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The mechanism of action for a new lead stilbene compound coded SK-03-92 with bactericidal activity against methicillin-resistant Staphylococcus aureus (MRSA) is unknown. To gain insight into the killing process, transcriptional profiling was performed on SK-03-92 treated vs. untreated S. aureus. Fourteen genes were upregulated and 38 genes downregulated by SK-03-92 treatment. Genes involved in sortase A production, protein metabolism, and transcriptional regulation were upregulated, whereas genes encoding transporters, purine synthesis proteins, and a putative two-component system (SACOL2360 (MW2284) and SACOL2361 (MW2285)) were downregulated by SK-03-92 treatment. Quantitative real-time polymerase chain reaction analyses validated upregulation of srtA and tdk as well as downregulation of the MW2284/MW2285 and purine biosynthesis genes in the drug-treated population. A quantitative real-time polymerase chain reaction analysis of MW2284 and MW2285 mutants compared to wild-type cells demonstrated that the srtA gene was upregulated by both putative two-component regulatory gene mutants compared to the wild-type strain. Using a transcription profiling technique, we have identified several cellular pathways regulated by SK-03-92 treatment, including a putative two-component system that may regulate srtA and other genes that could be tied to the SK-03-92 mechanism of action, biofilm formation, and drug persisters. Full article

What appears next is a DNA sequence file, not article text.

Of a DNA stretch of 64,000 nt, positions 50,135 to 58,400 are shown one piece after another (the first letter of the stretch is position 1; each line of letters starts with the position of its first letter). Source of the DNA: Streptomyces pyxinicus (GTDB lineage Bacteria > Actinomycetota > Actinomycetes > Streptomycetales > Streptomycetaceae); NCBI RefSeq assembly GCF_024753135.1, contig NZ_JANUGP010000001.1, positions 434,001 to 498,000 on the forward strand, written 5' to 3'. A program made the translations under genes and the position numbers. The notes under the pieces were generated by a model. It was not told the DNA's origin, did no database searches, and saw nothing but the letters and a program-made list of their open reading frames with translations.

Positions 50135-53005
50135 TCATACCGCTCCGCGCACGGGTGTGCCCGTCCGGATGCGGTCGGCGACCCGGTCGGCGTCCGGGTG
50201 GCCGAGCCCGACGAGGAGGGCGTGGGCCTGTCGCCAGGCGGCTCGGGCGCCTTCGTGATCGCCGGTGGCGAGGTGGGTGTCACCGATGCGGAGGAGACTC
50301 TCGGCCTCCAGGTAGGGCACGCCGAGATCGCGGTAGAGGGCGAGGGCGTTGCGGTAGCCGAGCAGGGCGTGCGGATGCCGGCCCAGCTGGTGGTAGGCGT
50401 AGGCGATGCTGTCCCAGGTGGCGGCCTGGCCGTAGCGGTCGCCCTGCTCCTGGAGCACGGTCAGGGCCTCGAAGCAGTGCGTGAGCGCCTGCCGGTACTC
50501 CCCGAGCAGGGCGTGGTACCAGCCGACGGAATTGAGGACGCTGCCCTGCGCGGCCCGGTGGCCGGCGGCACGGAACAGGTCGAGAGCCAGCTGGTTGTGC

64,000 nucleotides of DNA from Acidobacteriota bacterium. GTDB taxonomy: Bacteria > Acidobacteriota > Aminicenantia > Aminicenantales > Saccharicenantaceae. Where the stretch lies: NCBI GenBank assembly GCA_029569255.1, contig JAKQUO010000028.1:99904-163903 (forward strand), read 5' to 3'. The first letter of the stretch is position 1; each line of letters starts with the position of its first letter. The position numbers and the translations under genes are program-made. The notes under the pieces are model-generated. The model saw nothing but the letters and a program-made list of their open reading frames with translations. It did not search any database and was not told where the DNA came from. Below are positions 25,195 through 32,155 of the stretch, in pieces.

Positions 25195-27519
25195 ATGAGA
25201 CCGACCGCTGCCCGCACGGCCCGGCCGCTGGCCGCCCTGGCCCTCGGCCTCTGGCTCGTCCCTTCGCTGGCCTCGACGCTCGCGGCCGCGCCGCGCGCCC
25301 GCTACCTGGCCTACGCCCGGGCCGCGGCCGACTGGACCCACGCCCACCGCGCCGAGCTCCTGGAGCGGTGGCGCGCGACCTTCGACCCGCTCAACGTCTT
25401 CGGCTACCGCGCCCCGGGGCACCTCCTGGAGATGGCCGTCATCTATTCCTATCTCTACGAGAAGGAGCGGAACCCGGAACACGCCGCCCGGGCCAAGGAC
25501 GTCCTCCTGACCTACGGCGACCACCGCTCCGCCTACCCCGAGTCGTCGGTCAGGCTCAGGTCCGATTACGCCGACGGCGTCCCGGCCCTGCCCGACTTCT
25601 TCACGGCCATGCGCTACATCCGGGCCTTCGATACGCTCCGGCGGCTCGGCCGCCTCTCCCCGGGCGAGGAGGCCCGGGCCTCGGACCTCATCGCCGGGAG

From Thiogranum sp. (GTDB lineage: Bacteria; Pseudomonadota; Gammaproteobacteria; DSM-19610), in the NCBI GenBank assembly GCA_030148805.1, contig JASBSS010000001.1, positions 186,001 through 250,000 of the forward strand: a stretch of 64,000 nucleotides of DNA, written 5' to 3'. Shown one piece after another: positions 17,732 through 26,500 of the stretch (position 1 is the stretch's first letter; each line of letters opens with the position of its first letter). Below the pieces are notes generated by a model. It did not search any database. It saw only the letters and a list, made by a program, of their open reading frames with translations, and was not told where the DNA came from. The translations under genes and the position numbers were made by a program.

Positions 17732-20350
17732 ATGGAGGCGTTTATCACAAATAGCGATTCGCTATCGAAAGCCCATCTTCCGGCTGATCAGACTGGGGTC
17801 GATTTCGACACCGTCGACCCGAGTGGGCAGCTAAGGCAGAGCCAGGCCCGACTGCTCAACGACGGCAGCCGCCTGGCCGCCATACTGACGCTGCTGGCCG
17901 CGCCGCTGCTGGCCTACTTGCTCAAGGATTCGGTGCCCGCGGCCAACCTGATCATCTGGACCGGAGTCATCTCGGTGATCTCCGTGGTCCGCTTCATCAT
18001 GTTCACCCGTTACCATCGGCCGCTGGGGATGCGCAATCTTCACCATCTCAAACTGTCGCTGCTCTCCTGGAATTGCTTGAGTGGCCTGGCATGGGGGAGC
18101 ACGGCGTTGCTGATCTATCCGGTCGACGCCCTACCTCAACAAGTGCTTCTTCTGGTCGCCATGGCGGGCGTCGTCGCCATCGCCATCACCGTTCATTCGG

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Open AccessFeature PaperArticle Synthesis and Immunological Evaluation of Virus-Like Particle-Milbemycin A3/A4 Conjugates
Antibiotics 2017, 6(3), 18; doi:10.3390/antibiotics6030018
Received: 9 June 2017 / Revised: 9 August 2017 / Accepted: 7 September 2017 / Published: 11 September 2017
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Abstract
Milbemycins are macrolide antibiotics with a broad spectrum of nematocidal, insecticidal, and acaricidal activity. To obtain milbemycin A3/A4 derivatives suitable for chemical conjugation to protein carriers (milbemycin haptens), succinate linker and a novel 17-atom-long linker containing a terminal carboxylic acid
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Milbemycins are macrolide antibiotics with a broad spectrum of nematocidal, insecticidal, and acaricidal activity. To obtain milbemycin A3/A4 derivatives suitable for chemical conjugation to protein carriers (milbemycin haptens), succinate linker and a novel 17-atom-long linker containing a terminal carboxylic acid group were attached to the milbemycin core in a protecting group-free synthesis. The obtained milbemycin A3/A4 derivatives were coupled to Potato virus Y-like nanoparticles by the activated ester method. The reaction products were characterized and used in mice immunization experiments. It was found that the mice developed weak specific immune responses toward all tested milbemycin haptens. Full article